SBIR Phase II: Hydrothermal Growth of Potassium Beryllium Fluoroborate (KBBF) for deep UV Nonlinear Optical Applications.

Award Information
Agency: National Science Foundation
Branch: N/A
Contract: 1058055
Agency Tracking Number: 1058055
Amount: $499,873.00
Phase: Phase II
Program: SBIR
Awards Year: 2011
Solicitation Year: 2011
Solicitation Topic Code: Phase II
Solicitation Number: N/A
Small Business Information
377 Rubin Center Crive, Suite 207, FORT MILL, SC, 29708-8727
DUNS: 126676670
HUBZone Owned: N
Woman Owned: N
Socially and Economically Disadvantaged: N
Principal Investigator
 Henry Giesber
 (803) 547-0881
Business Contact
 Henry Giesber
Title: PhD
Phone: (803) 547-0881
Research Institution
This Small Business Innovation Research (SBIR) Phase II project will develop a commercial growth process for single crystals of KBe2BO3F2 (KBBF) using hydrothermal techniques. The compound was developed 10 years ago and shows exceptional promise as a deep UV non-linear optical (NLO) material. The sub-200 nm region is presently inaccessible for solid-state lasers, and optical components functioning at these wavelengths are limited. KBBF has excellent deep UV properties and shows great promise for laser applications like frequency doubling and wavelength mixing. A previous flux growth method for the crystals demonstrated excellent performance in deep UV lasing, but the material is very difficult to grow in the required single crystal form. Additionally, China has embargoed crystals grown by this method, as well as the process, so KBBF crystals are currently unavailable outside of China. The broader impact/commercial potential of this project will be to continue to develop the hydrothermal method for growth of single crystals for optical applications. NLO materials are vital for the development of solid-state lasers with wavelengths below 200 nm for use in photolithography, micromachining and spectroscopy. The availability of KBBF crystals will also enable new technologies, such as standoff explosive detection. This technology will help the rebirth of the advanced materials industry in the United States. The crystal growth industry has moved nearly completely offshore, leaving the United States vulnerable in terms of advanced applications, with a shrinking pipeline of new strategic materials, especially in the field of optics. This field is particularly dependent on new materials and the US is in serious danger of losing our once-substantial competitive edge. Additionally, a postdoctoral student will be supported through a subaward to Clemson University, and will become part of the next generation of materials scientists and engineers in this country.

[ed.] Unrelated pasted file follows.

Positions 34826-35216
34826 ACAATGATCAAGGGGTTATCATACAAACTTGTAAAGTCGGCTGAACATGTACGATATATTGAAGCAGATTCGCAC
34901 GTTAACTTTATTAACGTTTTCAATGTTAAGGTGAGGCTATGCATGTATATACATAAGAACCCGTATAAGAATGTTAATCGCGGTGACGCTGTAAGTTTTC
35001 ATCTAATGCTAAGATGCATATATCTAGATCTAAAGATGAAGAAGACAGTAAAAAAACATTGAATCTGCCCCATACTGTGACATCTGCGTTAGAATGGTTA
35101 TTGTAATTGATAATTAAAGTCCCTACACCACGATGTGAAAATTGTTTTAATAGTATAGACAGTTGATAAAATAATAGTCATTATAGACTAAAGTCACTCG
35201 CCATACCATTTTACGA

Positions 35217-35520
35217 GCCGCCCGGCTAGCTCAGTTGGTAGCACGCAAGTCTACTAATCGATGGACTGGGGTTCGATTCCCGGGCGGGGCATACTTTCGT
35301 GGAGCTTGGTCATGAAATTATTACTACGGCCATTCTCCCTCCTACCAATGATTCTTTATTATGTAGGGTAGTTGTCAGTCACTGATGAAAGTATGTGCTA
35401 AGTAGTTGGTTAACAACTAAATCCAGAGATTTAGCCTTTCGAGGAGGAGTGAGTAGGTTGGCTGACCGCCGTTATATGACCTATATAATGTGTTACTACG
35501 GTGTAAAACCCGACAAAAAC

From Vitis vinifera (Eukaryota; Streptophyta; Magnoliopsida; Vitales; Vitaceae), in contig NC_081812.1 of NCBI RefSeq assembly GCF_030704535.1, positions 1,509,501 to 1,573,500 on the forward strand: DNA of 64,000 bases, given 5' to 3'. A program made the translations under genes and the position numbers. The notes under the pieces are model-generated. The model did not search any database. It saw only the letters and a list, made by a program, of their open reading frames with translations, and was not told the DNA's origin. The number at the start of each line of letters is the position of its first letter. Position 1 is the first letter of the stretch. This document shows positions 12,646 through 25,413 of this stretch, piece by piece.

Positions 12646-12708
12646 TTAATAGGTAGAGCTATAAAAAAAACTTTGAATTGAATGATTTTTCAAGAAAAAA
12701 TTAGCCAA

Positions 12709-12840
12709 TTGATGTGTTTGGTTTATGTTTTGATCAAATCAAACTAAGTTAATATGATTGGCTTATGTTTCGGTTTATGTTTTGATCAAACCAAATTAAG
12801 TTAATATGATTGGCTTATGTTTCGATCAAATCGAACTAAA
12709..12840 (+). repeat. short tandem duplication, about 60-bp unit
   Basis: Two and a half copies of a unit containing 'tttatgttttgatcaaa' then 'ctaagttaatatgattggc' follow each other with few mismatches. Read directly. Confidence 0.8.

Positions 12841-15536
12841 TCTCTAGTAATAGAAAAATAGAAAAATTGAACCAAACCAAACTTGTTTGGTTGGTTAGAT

* Information listed above is at the time of submission. *

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